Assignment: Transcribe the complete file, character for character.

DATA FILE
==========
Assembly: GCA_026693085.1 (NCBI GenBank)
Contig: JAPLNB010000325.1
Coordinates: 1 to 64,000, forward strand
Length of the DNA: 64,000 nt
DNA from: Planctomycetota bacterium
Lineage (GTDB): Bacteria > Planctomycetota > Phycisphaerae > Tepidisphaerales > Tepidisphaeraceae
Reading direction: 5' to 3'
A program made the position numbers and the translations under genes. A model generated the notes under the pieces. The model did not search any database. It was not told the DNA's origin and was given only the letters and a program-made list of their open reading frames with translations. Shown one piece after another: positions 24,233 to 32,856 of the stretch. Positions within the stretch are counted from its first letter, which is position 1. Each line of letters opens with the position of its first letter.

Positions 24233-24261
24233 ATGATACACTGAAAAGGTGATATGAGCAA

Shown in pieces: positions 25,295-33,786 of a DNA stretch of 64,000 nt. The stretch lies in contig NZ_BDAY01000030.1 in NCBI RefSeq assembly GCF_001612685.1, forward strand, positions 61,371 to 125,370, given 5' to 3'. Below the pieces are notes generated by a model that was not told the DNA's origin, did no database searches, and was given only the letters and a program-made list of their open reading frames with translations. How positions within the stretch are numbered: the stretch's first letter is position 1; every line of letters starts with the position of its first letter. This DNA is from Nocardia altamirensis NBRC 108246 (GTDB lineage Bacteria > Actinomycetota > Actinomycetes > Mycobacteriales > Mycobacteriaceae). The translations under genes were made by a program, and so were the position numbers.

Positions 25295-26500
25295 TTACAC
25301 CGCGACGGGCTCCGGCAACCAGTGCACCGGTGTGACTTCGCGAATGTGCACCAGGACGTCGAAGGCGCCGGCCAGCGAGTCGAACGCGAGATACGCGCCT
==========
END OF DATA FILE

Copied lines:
Assembly: GCA_026693085.1 (NCBI GenBank)
Contig: JAPLNB010000325.1
Coordinates: 1 to 64,000, forward strand
Length of the DNA: 64,000 nt
DNA from: Planctomycetota bacterium
Lineage (GTDB): Bacteria > Planctomycetota > Phycisphaerae > Tepidisphaerales > Tepidisphaeraceae
Reading direction: 5' to 3'
A program made the position numbers and the translations under genes. A model generated the notes under the pieces. The model did not search any database. It was not told the DNA's origin and was given only the letters and a program-made list of their open reading frames with translations. Shown one piece after another: positions 24,233 to 32,856 of the stretch. Positions within the stretch are counted from its first letter, which is position 1. Each line of letters opens with the position of its first letter.

Positions 24233-24261
24233 ATGATACACTGAAAAGGTGATATGAGCAA

Shown in pieces: positions 25,295-33,786 of a DNA stretch of 64,000 nt. The stretch lies in contig NZ_BDAY01000030.1 in NCBI RefSeq assembly GCF_001612685.1, forward strand, positions 61,371 to 125,370, given 5' to 3'. Below the pieces are notes generated by a model that was not told the DNA's origin, did no database searches, and was given only the letters and a program-made list of their open reading frames with translations. How positions within the stretch are numbered: the stretch's first letter is position 1; every line of letters starts with the position of its first letter. This DNA is from Nocardia altamirensis NBRC 108246 (GTDB lineage Bacteria > Actinomycetota > Actinomycetes > Mycobacteriales > Mycobacteriaceae). The translations under genes were made by a program, and so were the position numbers.

Positions 25295-26500
25295 TTACAC
25301 CGCGACGGGCTCCGGCAACCAGTGCACCGGTGTGACTTCGCGAATGTGCACCAGGACGTCGAAGGCGCCGGCCAGCGAGTCGAACGCGAGATACGCGCCT